Reviewing the fact that the Department’s submissions "fail to offer sufficient detail to permit the Court to evaluate whether the redactions were lawful," the court decided to deny the Department’s motion. Additionally, the court noted that it was not finding that Exemption 5 was inapplicable or that the redacted material was not deliberative, but instead found that the Department failed to provide ample information for the court to make the determination.

Additionally, the court declined to conduct an in camera review of the redacted documents, save one document t which the court found was the appropriate subject of an in camera review.

The court also considered the Department’s argument that the attorney-client privilege applied, for purposes of Exemption 5. After review and the application of an additional declaration from the Department, the court agreed that the limited number of redacted documents subject to the application of the attorney-client privilege ware properly the subject of Exemption 5, based on the attorney-client privilege.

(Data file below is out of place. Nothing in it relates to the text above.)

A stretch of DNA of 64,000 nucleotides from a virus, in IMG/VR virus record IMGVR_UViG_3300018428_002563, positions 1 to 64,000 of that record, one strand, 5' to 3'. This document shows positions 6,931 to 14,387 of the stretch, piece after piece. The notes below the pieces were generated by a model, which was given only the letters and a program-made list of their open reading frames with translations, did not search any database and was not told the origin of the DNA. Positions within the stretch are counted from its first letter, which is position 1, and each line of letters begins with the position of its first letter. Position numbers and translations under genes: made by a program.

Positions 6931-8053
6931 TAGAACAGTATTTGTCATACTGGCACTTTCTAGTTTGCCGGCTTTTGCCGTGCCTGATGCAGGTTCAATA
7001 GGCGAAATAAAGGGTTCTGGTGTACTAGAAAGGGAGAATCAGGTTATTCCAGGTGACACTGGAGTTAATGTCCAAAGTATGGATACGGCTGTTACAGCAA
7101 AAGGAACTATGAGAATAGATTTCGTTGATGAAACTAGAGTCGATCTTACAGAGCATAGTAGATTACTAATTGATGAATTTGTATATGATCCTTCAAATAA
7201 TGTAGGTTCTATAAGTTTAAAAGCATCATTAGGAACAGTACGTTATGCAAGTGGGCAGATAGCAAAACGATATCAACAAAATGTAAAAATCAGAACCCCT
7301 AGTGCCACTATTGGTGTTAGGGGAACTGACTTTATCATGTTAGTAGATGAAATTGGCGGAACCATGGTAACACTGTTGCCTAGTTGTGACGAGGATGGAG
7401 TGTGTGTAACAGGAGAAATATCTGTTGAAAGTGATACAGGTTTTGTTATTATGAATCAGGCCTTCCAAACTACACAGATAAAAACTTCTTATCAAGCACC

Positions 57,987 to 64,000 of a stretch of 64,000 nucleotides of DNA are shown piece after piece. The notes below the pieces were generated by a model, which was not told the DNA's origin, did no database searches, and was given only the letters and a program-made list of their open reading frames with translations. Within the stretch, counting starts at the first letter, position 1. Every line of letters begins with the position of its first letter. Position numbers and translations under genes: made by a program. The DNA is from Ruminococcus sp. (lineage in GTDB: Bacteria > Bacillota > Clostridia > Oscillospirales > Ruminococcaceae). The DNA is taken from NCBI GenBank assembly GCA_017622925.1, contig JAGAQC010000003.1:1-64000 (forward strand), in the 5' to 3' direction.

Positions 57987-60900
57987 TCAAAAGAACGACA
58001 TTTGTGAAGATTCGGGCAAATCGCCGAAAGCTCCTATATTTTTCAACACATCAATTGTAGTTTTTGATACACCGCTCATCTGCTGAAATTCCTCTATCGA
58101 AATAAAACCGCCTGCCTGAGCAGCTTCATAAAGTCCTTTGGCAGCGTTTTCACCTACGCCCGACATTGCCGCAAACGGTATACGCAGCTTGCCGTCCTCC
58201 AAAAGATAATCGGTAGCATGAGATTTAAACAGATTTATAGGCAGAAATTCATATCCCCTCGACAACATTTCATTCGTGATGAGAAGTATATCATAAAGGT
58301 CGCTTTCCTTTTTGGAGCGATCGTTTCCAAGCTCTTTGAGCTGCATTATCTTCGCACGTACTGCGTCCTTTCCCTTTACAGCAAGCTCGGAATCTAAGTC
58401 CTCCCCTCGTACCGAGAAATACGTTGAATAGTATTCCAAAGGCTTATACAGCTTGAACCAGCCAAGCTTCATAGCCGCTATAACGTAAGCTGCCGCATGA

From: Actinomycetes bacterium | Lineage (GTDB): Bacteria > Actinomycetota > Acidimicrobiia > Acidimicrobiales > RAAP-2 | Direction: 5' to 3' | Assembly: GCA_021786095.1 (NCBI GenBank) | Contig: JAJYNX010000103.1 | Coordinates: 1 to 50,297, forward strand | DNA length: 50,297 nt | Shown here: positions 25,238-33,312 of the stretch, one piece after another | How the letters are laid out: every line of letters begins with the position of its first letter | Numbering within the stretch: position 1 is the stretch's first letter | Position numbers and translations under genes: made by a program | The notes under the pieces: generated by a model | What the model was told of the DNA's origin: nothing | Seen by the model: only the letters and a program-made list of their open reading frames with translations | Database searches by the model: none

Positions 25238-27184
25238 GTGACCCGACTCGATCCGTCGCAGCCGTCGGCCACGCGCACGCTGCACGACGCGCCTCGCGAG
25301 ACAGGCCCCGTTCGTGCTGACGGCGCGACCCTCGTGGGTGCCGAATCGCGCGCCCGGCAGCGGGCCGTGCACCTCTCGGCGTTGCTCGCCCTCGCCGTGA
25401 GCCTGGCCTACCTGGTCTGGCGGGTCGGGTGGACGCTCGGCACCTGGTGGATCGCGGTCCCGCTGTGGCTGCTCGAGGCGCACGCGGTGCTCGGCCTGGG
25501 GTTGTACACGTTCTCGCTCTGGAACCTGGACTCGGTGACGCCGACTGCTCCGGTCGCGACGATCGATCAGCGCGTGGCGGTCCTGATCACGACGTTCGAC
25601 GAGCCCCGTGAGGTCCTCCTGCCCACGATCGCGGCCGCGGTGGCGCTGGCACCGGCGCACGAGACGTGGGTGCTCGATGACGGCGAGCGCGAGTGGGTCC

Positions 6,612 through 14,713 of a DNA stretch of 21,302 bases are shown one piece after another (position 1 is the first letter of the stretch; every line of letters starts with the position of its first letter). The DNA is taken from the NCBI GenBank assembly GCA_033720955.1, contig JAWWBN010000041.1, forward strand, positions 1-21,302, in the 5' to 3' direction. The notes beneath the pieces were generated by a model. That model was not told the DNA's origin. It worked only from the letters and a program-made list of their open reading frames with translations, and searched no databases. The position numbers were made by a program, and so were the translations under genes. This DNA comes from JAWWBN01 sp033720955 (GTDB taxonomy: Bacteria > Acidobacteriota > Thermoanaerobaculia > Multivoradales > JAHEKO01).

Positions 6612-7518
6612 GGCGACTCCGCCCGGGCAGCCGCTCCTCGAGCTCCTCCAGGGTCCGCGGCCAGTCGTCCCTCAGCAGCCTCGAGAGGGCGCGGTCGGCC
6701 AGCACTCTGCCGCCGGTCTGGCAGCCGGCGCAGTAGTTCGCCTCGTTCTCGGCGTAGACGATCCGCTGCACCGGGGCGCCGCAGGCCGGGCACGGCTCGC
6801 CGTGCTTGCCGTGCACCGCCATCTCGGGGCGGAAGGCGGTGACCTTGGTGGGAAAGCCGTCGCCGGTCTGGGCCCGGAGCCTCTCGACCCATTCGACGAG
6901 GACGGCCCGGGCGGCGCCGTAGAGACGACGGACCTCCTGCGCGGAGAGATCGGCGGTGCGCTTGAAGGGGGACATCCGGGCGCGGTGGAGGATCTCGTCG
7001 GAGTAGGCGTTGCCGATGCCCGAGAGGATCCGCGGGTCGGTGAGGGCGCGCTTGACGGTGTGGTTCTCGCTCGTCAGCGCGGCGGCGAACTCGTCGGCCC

The case is No. 1:17-cv-00792-RDM.

Attorneys: Benjamin Leon Berwick for Protect Democracy Project, Inc. Daniel J. Halainen, U.S. Department of Justice, for U.S. Department of Health & Human Services.

Companies: Protect Democracy Project, Inc.; U.S. Department of Health & Human Services

Cases: CaseDecisions AccessNews AgencyNews HealthInsuranceExchangeNews DistrictofColumbiaNews NewsFeed